Guidance Counseling: Communicating with Students and Parents

Instructor: McKenzie Isom
Learn about the strategies that guidance counselors use when communicating with students and their parents under the developmental counseling approach. Also, read about responsive services and how counselors respond to students' academic and personal issues. Updated: 10/15/2021

What is a Guidance Counselor?

Guidance counselors were initially hired by school systems to help with career development and provide post-academic advice to students. However, over time, guidance counselors' roles within the public school system gradually expanded. Today, guidance counselors are tasked with undertaking an overall assessment of students' academic progress. This is typically done by analyzing students' grades, test scores, and prior academic history to see where a student may be struggling. Guidance counselors can then use this information to work with other faculty members, including teachers, to help design an individualized instructional plan focused on improving concepts or areas that the student may be having difficulty with.

Developmental Counseling

In the Texas Education system, guidance counselors operate under the guidelines outlined in a counseling program called developmental counseling. Under this program, guidance counselors work as a part of a team that includes a student's instructors, parents, community, and other faculty members to provide assistance that will help guide a student towards their full academic potential. When discussing these topics with parents and students, counselors approach the situation with respect, warmth, understanding, and positivity. The key characteristics of a developmental counseling style includes;

  • Consistent service to students
  • Group and individualized counseling
  • Preventative and crisis counseling
  • Evaluation and improvement focused
  • Collaborative outreach
  • Student goal attainment
  • Planned and based on priorities

Responsive Services

In addition to helping students achieve their academic goals, counselors often must provide responsive services. Responsive Services refer to situations in which a counselor provides short-term interventions in an attempt to resolve problems, crisis events, or school-related issues that may be disrupting a student's ability to learn and function within the school setting adequately. Under the Texas Education system, counselors should be trained and able to provide responsive services to students at the preventative, remedial, and crisis levels.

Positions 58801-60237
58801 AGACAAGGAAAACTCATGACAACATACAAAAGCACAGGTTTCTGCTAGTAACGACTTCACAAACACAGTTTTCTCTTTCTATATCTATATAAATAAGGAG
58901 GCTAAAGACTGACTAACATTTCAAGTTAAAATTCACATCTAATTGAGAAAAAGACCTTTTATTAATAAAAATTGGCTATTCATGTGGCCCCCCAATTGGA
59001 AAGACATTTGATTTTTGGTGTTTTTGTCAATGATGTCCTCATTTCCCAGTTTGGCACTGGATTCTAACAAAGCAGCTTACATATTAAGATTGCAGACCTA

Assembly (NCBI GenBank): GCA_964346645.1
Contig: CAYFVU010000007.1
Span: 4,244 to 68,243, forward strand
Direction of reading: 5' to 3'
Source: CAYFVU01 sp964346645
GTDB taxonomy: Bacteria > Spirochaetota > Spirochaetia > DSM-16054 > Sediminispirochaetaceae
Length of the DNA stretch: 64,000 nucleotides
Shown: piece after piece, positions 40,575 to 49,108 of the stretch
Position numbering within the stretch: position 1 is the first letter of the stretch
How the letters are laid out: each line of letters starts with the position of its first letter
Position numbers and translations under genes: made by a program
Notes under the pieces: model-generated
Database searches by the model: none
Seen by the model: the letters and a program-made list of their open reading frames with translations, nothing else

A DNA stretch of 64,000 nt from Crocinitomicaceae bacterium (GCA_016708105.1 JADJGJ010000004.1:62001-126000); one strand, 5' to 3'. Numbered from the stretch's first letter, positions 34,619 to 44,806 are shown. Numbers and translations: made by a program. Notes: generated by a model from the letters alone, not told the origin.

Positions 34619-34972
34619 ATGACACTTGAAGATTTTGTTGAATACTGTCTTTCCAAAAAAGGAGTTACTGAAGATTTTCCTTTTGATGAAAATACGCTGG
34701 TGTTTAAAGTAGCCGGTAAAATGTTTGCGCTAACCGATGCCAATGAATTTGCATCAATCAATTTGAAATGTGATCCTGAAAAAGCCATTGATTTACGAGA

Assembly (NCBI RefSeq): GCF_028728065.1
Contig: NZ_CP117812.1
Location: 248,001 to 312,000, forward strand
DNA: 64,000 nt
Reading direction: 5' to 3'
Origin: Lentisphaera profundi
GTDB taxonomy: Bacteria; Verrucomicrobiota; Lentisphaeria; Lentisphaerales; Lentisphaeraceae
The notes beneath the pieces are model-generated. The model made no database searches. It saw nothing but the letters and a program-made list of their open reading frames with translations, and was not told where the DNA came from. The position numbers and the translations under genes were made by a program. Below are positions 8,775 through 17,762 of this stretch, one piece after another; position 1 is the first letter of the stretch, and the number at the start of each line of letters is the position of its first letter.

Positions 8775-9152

Preventative Crisis

At the preventative level, counselors interact with students and provide them with resources and other aid before an identified issue or problem goes further and becomes chronic. Students are encouraged to work with counselors to establish ways to build healthy habits to solve their problems. This can include finding ways to boost a student's sense of self-worth, encourage healthy coping mechanisms, and create a support system for the student that they can lean on when issues develop, and they find themselves struggling to get past them.

Remedial Crisis

With remediation, counselors seek to evaluate a situation and help a student resolve issues that have already occurred. Students who have reached the remedial level have typically already tried to solve their problems using unhealthy or unwise tactics, or are struggling to cope with difficult situations or issues. At this level, counselors will look more closely at the circumstances of the student's particular issues or problems to understand better why they happened. Counselors then help the student make plans or any necessary changes to help alleviate the situation.

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Guidance Counseling: Communicating with Students and Parents Quiz

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Under the developmental counseling style, who does a guidance counselor work with in order to provide comprehensive assistance and advice to help a student reach their full academic potential?

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